Giving and Withholding Consent to Alterations
We have expanded our range of documents to help landlords and tenants make and respond to applications to carry out alterations to commercial premises. Our new and amended documents are designed to comply with the new Protocol for Applications for Consent to Carry Out Alterations (also called the Alterations Protocol).
What is the Alterations Protocol?
The Alterations Protocol can be found at http://www.propertyprotocols.co.uk. It aims to standardise how commercial landlords and tenants in England and Wales approach applications for consent to make alterations. It is a “best practice” guide that is widely supported in the property sector.
Is the landlord’s consent required for alterations to leasehold premises?
Most business leases include a clause setting out the extent to which a tenant is permitted to make alterations to the demised premises. The lease may absolutely prohibit alterations or may (unusually) give the tenant an unfettered right to make alterations. More usually, the lease will contain a qualified prohibition on the making of alterations.
A typical lease clause will provide that the tenant may make certain types of alterations (usually internal, non-structural alterations) subject to obtaining the landlord’s consent. There is usually a proviso that the landlord’s consent must not be unreasonably withheld.
How does the consent process work?
The first stage of the process is for the tenant to apply for the landlord’s consent to the proposed alterations. The tenant’s application should be in writing and should contain all the information necessary for the landlord to make a decision. This is likely to include plans, drawings and/or specifications showing the proposed works.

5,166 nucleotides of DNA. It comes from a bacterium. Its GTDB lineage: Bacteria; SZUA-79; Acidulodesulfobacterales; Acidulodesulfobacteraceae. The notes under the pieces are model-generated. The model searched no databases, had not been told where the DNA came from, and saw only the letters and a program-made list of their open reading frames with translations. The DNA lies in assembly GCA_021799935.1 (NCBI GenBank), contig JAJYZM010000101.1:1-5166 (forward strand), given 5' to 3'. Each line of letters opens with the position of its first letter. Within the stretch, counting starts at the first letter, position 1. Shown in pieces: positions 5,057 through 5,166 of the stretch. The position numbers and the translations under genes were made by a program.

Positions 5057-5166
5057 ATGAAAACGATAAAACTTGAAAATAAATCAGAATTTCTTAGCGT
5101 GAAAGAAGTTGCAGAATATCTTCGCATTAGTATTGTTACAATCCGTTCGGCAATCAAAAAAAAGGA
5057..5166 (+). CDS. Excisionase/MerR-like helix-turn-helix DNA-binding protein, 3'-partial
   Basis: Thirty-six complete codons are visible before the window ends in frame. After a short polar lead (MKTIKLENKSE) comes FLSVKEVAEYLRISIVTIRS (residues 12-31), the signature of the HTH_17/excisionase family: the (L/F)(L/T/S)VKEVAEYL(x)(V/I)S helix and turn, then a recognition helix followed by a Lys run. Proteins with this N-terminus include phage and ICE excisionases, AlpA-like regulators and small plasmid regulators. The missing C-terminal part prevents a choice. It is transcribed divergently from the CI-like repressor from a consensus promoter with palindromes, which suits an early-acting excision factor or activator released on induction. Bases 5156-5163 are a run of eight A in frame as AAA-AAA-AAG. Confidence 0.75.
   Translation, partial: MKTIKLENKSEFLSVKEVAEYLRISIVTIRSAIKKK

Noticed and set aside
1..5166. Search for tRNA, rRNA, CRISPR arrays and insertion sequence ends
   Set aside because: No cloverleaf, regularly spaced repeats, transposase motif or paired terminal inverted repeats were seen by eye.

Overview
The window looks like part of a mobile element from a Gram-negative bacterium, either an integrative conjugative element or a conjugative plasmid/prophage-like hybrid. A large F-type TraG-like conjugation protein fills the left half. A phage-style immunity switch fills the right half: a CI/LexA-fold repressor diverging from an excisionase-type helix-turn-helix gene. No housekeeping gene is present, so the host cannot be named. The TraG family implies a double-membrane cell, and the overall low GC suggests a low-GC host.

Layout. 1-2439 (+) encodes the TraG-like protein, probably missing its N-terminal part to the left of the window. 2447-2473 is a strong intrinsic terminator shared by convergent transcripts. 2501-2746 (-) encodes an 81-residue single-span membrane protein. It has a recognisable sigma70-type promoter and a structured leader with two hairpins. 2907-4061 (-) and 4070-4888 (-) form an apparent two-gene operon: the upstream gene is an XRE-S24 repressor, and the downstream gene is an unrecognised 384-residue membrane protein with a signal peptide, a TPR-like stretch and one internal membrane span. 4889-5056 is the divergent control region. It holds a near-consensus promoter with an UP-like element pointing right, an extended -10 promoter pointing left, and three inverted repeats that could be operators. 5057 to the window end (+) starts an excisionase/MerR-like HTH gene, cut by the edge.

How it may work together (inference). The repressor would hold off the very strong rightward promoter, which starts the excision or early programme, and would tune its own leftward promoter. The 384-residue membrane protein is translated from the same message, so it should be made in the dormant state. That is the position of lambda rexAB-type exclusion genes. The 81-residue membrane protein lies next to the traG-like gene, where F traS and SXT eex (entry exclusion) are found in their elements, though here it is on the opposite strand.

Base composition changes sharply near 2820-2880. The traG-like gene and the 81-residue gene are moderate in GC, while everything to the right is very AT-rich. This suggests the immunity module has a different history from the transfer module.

The landlord will then decide whether or not to consent to the proposed alterations. As noted above, the landlord generally may only withhold consent if it is reasonable to do so. The landlord may give consent subject to reasonable conditions. What is reasonable will depend on the circumstances but the landlord is entitled to consider the effect of the alterations on the landlord’s investment as well as other factors such as safety and aesthetics.
If the landlord is willing to give consent, it will confirm this to the tenant. The consent will be formally documented in a Licence to Alter.
We have updated our Tenant’s Request for Consent template and our Heads of Terms template. We have also added new letters for landlords to use to acknowledge applications for consent, request further information and notify the tenant of the landlord’s decision to give or withhold consent.
The contents of this Newsletter are for reference purposes only and do not constitute legal advice. Independent legal advice should be sought in relation to any specific legal matter.